Back to selection

The Art of the Possible: Charles B. Pierce’s Arkansas Cinema

The Town That Dreaded Sundown

Remembering her filmmaker father Charles B. Pierce, Dallas designer Amanda Squitiero first mentions the place he called home. “Arkansas claims him and he claimed Arkansas,” she says, having recently marked the seventh anniversary of his passing.

Charles B. Pierce publicity shot, courtesy of the Charles B. Pierce Estate

Emerging regional filmmakers now see more opportunity than ever to achieve the most ambitious of visions on skid-row budgets. Before the digital revolution, one might strain to remember a time when independent cinema could exist outside of the New York and Hollywood ecosystems. In this regard, Pierce realized cinema as the art of the possible, which could exist and even thrive in a place like Arkansas. In that routinely undervalued zone between New York and L.A. –  that vast expanse often pejoratively referred to as “flyover America” – Pierce directed thirteen feature films, the majority independently financed.

Today, Pierce is perhaps best known for writing the famous Dirty Harry line, “Go ahead, make my day” (based on his own father’s catchphrase) for Sudden Impact (1983). As a writer-director, he is regarded by some as an anonymous purveyor of schlock and innocuous family Westerns. It is oh-so-easy, however, to argue otherwise. His output gains respect and admiration with each passing year as more of his titles hit the video market. But cinephiles and film scholars are tragically quick to forget or write off Pierce as a trailblazer or icon of any stripe, despite his making independent film history with The Legend of Boggy Creek (1972), a $25 million golden goose produced on a $160,000 budget. Adjusted for 2017 inflation, that’s a $145 million gross.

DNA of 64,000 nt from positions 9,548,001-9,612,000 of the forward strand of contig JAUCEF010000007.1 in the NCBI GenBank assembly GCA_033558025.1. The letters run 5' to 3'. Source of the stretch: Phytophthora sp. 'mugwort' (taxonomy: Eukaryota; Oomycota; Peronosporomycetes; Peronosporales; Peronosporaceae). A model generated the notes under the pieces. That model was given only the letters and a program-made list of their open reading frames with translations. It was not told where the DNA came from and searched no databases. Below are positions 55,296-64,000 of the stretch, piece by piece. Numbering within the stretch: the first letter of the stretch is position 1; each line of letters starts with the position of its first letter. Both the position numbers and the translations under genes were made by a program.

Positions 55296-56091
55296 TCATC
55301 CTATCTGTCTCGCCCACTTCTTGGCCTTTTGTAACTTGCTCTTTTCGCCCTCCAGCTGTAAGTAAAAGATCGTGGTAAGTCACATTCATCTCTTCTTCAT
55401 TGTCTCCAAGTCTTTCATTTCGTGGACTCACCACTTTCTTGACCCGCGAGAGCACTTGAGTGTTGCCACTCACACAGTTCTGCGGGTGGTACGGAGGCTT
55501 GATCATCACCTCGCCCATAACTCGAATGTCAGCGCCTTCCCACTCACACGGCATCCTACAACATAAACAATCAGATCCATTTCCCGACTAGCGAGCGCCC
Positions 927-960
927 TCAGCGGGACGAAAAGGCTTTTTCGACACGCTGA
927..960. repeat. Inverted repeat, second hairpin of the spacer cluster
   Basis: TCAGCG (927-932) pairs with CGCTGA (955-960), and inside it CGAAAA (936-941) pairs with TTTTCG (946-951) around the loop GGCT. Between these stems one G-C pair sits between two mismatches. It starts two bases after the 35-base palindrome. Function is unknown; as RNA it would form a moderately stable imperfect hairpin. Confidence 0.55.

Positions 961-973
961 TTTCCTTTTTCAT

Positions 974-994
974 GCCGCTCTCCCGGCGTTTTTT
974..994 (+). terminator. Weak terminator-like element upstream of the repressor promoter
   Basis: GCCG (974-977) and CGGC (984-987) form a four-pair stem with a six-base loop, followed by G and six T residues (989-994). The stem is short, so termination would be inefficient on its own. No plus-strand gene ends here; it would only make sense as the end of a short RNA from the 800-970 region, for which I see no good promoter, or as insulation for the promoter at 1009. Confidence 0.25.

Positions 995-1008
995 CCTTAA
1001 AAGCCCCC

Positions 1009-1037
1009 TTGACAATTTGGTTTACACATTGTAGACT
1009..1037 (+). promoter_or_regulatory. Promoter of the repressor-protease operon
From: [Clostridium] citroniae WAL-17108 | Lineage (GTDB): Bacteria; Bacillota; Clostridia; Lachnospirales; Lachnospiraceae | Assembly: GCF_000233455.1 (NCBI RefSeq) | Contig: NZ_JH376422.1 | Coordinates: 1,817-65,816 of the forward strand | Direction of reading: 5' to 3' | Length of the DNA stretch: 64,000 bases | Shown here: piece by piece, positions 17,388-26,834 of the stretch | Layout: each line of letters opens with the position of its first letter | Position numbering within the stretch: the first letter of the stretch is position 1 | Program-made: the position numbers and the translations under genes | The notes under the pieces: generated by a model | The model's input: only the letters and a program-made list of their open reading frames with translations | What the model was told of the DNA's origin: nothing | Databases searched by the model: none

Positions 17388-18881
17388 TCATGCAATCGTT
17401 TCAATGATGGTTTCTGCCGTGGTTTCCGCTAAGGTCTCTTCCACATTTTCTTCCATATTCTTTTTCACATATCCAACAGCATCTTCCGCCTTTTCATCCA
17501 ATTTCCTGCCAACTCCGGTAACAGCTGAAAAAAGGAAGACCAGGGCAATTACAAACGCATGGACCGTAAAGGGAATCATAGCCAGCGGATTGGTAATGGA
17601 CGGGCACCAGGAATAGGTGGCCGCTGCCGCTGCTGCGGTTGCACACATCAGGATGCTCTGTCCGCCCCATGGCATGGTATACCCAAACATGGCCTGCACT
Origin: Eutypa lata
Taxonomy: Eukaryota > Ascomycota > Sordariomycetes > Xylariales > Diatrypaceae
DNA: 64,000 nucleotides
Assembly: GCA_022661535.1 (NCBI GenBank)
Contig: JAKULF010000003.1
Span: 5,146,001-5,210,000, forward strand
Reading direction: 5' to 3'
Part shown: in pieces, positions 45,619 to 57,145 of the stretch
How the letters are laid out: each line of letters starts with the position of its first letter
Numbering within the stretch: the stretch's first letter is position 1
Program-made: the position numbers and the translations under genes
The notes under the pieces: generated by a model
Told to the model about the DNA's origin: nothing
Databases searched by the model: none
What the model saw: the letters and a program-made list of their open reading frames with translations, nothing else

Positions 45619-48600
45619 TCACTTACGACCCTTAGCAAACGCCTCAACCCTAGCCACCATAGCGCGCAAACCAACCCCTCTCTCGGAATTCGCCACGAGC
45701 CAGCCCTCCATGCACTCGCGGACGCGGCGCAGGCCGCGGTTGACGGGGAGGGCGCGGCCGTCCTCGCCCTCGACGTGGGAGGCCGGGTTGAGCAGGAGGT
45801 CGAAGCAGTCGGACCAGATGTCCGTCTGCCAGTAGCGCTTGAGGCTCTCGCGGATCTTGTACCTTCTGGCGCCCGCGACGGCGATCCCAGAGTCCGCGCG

Educated cultists of the era branded him the George Romero of the South, but that’s disingenuous in many ways. Pierce’s most personal films reference canonical American motion picture classics with a surprising and unusual level of reverence and visual sophistication (evidenced especially in his early Westerns). Winterhawk (1975) and Grayeagle (1977), his two meditations on The Searchers (1956), both fit within the contours of the panoramic John Ford Westerns that open the American frontier epic to themes of tradition, family, chivalry, spirituality and rugged individualism.